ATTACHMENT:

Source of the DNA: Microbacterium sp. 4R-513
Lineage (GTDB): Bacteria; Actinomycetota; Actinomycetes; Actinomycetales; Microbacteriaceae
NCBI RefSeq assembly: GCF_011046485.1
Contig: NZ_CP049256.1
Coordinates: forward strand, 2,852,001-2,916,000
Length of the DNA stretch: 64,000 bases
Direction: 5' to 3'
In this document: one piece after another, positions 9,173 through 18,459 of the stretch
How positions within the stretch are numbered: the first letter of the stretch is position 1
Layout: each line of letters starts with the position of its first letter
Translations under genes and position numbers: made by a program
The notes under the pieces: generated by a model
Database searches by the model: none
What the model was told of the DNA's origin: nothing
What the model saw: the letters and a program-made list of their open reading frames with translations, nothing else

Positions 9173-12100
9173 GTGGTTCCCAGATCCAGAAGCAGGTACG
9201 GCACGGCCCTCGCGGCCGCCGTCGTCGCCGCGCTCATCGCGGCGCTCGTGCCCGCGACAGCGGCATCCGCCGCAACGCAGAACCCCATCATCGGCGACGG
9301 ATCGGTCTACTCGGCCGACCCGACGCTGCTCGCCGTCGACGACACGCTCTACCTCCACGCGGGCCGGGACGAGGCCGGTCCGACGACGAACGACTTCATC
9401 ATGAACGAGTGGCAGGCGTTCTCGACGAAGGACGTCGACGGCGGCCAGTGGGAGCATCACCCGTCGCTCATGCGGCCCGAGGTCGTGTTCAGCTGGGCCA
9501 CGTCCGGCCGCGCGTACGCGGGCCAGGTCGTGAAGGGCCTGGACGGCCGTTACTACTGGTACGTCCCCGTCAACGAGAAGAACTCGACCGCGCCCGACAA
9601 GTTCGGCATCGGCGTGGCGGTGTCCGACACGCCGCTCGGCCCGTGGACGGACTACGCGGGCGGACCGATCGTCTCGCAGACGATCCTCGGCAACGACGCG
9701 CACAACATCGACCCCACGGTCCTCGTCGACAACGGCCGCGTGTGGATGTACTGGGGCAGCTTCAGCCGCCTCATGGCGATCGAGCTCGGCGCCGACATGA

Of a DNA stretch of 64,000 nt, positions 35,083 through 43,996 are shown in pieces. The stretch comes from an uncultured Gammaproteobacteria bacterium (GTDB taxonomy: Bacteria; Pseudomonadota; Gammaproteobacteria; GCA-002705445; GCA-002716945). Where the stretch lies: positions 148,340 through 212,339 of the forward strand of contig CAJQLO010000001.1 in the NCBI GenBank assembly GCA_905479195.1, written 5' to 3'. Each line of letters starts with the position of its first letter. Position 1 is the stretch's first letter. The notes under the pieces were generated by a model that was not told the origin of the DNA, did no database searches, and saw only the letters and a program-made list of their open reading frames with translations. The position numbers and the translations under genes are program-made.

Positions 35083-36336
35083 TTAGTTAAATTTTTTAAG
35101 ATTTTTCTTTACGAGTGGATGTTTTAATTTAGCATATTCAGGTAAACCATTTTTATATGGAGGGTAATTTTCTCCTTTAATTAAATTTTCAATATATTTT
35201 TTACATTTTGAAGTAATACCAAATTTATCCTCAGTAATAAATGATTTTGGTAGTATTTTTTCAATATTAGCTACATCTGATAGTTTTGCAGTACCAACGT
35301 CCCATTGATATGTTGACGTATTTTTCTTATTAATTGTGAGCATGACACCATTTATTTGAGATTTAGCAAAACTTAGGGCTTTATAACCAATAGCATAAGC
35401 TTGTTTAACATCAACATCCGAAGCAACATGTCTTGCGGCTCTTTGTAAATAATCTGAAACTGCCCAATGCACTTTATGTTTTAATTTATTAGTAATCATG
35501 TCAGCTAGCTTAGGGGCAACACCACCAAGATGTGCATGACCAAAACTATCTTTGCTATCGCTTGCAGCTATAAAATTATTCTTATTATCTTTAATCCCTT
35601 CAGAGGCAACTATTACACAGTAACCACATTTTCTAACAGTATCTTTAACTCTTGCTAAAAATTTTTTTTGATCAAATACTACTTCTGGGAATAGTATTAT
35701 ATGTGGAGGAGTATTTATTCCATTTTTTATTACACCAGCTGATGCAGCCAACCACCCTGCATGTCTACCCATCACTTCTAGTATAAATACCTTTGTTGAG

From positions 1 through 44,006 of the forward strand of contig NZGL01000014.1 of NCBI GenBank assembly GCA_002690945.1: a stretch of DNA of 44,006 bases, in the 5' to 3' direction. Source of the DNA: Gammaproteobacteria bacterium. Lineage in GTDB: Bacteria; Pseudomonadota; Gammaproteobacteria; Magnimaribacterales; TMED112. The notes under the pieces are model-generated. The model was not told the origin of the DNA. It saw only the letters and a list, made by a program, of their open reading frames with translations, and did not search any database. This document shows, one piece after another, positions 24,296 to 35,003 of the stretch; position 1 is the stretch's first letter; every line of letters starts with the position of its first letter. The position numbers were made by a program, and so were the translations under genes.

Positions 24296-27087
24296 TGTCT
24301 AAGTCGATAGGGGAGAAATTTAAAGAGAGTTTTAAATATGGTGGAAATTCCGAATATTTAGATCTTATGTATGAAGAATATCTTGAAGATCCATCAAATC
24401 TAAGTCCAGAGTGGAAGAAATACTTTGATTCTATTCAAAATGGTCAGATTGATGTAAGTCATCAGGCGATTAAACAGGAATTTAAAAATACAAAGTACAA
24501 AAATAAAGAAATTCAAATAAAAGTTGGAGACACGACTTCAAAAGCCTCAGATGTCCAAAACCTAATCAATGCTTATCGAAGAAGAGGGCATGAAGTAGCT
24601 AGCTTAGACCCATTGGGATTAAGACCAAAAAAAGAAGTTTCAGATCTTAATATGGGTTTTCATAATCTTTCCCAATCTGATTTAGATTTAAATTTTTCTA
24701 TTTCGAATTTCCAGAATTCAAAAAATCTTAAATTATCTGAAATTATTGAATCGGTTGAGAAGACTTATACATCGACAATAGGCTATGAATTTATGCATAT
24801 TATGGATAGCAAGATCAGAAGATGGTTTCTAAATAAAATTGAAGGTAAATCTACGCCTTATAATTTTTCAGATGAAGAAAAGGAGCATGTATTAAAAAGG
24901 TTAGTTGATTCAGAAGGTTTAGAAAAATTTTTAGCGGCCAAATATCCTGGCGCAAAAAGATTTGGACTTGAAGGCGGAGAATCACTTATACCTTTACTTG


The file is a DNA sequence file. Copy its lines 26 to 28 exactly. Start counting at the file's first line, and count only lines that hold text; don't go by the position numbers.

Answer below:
35083 TTAGTTAAATTTTTTAAG
35101 ATTTTTCTTTACGAGTGGATGTTTTAATTTAGCATATTCAGGTAAACCATTTTTATATGGAGGGTAATTTTCTCCTTTAATTAAATTTTCAATATATTTT
35201 TTACATTTTGAAGTAATACCAAATTTATCCTCAGTAATAAATGATTTTGGTAGTATTTTTTCAATATTAGCTACATCTGATAGTTTTGCAGTACCAACGT